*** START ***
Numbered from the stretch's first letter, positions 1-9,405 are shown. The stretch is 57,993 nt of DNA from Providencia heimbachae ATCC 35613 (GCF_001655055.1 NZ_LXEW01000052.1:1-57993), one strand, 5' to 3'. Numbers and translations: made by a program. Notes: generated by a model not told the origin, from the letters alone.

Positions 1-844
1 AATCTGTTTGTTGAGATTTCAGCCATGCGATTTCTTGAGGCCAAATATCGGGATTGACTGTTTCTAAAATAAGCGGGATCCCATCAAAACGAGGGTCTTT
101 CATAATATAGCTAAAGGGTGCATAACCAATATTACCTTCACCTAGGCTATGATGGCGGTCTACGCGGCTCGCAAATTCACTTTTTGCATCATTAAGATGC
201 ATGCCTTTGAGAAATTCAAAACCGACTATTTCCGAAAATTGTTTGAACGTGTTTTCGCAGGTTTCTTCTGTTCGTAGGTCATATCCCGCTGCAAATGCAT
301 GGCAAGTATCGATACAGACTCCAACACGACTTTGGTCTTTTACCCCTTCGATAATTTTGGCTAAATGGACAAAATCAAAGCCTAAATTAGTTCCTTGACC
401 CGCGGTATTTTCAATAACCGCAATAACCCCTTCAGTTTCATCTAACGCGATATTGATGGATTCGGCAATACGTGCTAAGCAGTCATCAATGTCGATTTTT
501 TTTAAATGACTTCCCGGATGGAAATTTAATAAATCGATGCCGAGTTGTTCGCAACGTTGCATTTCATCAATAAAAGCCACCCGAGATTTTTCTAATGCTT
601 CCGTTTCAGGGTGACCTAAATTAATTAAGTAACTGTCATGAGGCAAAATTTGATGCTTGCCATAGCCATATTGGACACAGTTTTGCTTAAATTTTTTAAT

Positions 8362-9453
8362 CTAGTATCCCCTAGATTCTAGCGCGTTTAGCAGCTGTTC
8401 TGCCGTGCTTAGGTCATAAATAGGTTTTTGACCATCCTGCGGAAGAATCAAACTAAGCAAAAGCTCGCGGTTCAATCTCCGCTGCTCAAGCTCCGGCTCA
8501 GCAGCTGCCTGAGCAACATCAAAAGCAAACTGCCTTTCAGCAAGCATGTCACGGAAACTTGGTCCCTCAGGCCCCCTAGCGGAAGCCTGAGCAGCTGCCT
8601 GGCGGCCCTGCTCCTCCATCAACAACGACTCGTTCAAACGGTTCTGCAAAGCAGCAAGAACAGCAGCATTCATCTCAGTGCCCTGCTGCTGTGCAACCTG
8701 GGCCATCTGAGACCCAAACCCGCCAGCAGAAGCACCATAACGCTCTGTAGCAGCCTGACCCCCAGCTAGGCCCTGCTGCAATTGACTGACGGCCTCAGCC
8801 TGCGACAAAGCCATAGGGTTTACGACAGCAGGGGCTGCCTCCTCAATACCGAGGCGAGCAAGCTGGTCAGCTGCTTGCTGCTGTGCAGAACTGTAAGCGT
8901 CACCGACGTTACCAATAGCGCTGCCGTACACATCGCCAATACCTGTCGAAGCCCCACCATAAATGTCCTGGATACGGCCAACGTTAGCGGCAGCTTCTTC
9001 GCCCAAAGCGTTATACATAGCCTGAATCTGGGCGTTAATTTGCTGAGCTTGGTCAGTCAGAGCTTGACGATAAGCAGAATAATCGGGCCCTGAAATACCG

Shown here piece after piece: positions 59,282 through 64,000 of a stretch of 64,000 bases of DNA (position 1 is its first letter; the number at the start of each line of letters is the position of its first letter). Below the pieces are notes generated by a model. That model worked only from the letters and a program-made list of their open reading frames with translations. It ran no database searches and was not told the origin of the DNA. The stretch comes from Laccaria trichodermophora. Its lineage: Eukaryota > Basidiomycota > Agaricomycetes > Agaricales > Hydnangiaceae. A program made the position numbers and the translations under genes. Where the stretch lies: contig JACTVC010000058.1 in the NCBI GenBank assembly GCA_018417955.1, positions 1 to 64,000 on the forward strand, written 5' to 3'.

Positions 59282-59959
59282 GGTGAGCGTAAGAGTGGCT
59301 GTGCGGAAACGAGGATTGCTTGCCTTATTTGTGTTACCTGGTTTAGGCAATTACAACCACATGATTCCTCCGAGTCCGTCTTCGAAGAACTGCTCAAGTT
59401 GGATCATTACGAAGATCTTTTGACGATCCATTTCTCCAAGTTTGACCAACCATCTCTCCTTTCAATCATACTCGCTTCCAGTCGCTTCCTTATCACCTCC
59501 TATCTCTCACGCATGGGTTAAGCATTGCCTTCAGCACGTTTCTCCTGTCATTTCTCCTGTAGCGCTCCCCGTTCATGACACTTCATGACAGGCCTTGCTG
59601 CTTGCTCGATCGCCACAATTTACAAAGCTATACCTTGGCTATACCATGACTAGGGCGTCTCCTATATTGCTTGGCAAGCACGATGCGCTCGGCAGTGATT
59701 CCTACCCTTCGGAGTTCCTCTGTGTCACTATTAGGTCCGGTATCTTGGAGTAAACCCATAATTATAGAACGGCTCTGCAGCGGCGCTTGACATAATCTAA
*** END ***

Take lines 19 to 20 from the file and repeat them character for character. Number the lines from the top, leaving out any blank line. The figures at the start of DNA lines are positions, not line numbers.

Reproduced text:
Shown here piece after piece: positions 59,282 through 64,000 of a stretch of 64,000 bases of DNA (position 1 is its first letter; the number at the start of each line of letters is the position of its first letter). Below the pieces are notes generated by a model. That model worked only from the letters and a program-made list of their open reading frames with translations. It ran no database searches and was not told the origin of the DNA. The stretch comes from Laccaria trichodermophora. Its lineage: Eukaryota > Basidiomycota > Agaricomycetes > Agaricales > Hydnangiaceae. A program made the position numbers and the translations under genes. Where the stretch lies: contig JACTVC010000058.1 in the NCBI GenBank assembly GCA_018417955.1, positions 1 to 64,000 on the forward strand, written 5' to 3'.

Positions 59282-59959